During the breeding season, penguins establish monogamous partnerships. The majority of penguins lay two eggs in a clutch but the two biggest species, the Emperor and King penguins lay only one. Eggs are incubated for one and a half to two months depending on the species before they hatch.
Hatchlings are penguins that have just hatched, whereas chicks are slightly older and bigger. The hatchlings are usually hairless and need to be fed and raised by their parents for up to three months. They shed their down feathers at this age and can now swim and forage while the parent continues to provide nourishment.
Juvies are young adults that can be grey or silver in color depending on the species. They have certain penguin abilities by this age, like foraging and swimming, but they are still learning how to survive on their own. It can take up to 12-13 months for juveniles to grow waterproof feathers and develop the ability to seek food on their own.
The adult plumage on a penguin develops after almost a year. In every species, the chicks are distinguished from adults through their colors and patterns. Individuals that have replaced their juvenile down with waterproof feathers are considered independent adults.
Factors That Affect The Penguin Lifespan In The Wild
There are many important factors that affect the lifespan of penguins in the wild. They are vulnerable to many external issues that they cannot control – many of which are caused by humans. Some of these include:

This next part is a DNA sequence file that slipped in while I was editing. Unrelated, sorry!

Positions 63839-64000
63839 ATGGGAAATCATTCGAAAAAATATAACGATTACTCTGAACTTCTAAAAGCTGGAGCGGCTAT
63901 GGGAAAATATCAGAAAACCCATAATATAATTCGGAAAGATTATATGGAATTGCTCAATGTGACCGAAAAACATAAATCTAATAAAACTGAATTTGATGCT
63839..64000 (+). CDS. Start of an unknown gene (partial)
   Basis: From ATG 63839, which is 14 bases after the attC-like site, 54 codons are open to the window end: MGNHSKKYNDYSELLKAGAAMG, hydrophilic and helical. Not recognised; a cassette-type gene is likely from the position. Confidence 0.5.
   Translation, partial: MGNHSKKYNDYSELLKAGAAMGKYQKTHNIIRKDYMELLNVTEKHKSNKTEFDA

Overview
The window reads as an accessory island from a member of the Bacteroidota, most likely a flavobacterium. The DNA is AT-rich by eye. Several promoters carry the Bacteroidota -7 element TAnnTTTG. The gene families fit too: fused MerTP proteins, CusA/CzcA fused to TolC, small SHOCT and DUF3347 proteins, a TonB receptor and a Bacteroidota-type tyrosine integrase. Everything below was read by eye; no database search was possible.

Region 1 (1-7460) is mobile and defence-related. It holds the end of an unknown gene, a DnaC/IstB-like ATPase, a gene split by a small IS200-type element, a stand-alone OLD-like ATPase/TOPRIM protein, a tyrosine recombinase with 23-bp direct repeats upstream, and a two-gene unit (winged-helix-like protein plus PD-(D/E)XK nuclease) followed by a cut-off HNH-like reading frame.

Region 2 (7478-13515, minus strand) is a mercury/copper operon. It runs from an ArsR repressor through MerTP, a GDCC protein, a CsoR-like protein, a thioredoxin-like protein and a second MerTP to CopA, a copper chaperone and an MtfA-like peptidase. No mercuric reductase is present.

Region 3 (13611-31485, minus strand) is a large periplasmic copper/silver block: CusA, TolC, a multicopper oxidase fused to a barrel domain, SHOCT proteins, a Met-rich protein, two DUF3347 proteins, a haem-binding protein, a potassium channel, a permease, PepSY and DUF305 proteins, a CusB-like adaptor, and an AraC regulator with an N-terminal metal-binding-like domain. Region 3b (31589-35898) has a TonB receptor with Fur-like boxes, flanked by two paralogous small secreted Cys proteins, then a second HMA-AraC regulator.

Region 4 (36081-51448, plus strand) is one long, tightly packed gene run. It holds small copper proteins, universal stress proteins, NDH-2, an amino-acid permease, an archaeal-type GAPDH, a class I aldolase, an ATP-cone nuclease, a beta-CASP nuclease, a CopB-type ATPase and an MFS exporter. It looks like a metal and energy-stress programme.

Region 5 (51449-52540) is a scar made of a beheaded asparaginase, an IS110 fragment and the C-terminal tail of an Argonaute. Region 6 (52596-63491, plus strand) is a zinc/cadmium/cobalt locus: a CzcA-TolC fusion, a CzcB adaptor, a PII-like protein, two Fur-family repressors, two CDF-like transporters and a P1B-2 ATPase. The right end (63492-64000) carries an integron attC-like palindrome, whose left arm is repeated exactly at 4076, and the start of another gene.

Overfishing has become a major obstacle for many penguin species to thrive. The overfishing of anchoveta, the Humboldt penguin’s major food source, has contributed to a decline in the population of the species. Krill is now also harvested commercially, mostly for human nutritional supplements and farmed feed. The expansion of the krill harvest in the Southern Ocean has lowered krill numbers and created nutritional stress on krill-eating penguins such as the Adelies and Emperor Penguin.
Penguins are usually preyed on by leopard seals, fur seals, sea lions, sharks, or even killer whales when swimming. Foxes, snakes, feral dogs, cats, and stoats feed on penguin eggs and chicks on the shore. Predatory seabirds such as Antarctic skuas, giant petrels, and sheathbills prey on penguin eggs and chicks too.
The impact of humans on the planet, particularly through climate change, is responsible for changing the lifespans of penguins over the years. Given the range of ocean habitats in which different species live, the actual impact of climate change on penguins varies significantly. However, those found in the Antarctic Peninsula, such as the Emperor penguin, are most at risk.
A rapid increase in temperatures is leading to a reduction in sea ice in Antarctica, the penguin’s habitat and breeding grounds. It is also causing diminished food availability and early mortality rates for chicks not yet prepared to swim in the ocean. Chicks are pushed into the sea before they can live on their own. Thinner sea ice in Pt. Geologie has caused a colony of penguins to decline from 6000 breeding pairs in the 1970s to 3000 breeding pairs in 1998. As a result, the average penguin’s lifespan is in the process of changing at an alarming rate.